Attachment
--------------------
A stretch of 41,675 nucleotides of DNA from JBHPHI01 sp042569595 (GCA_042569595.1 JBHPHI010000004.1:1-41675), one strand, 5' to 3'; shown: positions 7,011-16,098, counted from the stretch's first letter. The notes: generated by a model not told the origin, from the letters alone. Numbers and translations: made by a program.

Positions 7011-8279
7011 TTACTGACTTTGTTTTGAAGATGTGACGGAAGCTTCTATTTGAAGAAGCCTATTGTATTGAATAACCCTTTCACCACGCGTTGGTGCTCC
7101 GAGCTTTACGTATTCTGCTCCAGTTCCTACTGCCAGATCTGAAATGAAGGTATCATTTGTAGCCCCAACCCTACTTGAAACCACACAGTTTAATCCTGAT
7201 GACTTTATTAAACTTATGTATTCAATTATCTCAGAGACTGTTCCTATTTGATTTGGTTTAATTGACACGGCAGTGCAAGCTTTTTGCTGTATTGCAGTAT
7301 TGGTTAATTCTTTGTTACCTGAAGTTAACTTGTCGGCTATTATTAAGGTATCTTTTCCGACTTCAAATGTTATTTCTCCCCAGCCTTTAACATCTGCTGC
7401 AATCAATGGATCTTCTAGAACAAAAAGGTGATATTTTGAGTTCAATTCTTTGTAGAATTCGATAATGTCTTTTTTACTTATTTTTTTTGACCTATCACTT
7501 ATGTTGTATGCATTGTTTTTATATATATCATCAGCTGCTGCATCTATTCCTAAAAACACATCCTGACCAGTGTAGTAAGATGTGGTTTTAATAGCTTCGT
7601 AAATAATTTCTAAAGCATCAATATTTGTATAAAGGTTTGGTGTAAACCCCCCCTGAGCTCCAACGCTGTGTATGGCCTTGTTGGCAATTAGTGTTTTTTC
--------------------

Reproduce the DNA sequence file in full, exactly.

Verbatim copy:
A stretch of 41,675 nucleotides of DNA from JBHPHI01 sp042569595 (GCA_042569595.1 JBHPHI010000004.1:1-41675), one strand, 5' to 3'; shown: positions 7,011-16,098, counted from the stretch's first letter. The notes: generated by a model not told the origin, from the letters alone. Numbers and translations: made by a program.

Positions 7011-8279
7011 TTACTGACTTTGTTTTGAAGATGTGACGGAAGCTTCTATTTGAAGAAGCCTATTGTATTGAATAACCCTTTCACCACGCGTTGGTGCTCC
7101 GAGCTTTACGTATTCTGCTCCAGTTCCTACTGCCAGATCTGAAATGAAGGTATCATTTGTAGCCCCAACCCTACTTGAAACCACACAGTTTAATCCTGAT
7201 GACTTTATTAAACTTATGTATTCAATTATCTCAGAGACTGTTCCTATTTGATTTGGTTTAATTGACACGGCAGTGCAAGCTTTTTGCTGTATTGCAGTAT
7301 TGGTTAATTCTTTGTTACCTGAAGTTAACTTGTCGGCTATTATTAAGGTATCTTTTCCGACTTCAAATGTTATTTCTCCCCAGCCTTTAACATCTGCTGC
7401 AATCAATGGATCTTCTAGAACAAAAAGGTGATATTTTGAGTTCAATTCTTTGTAGAATTCGATAATGTCTTTTTTACTTATTTTTTTTGACCTATCACTT
7501 ATGTTGTATGCATTGTTTTTATATATATCATCAGCTGCTGCATCTATTCCTAAAAACACATCCTGACCAGTGTAGTAAGATGTGGTTTTAATAGCTTCGT
7601 AAATAATTTCTAAAGCATCAATATTTGTATAAAGGTTTGGTGTAAACCCCCCCTGAGCTCCAACGCTGTGTATGGCCTTGTTGGCAATTAGTGTTTTTTC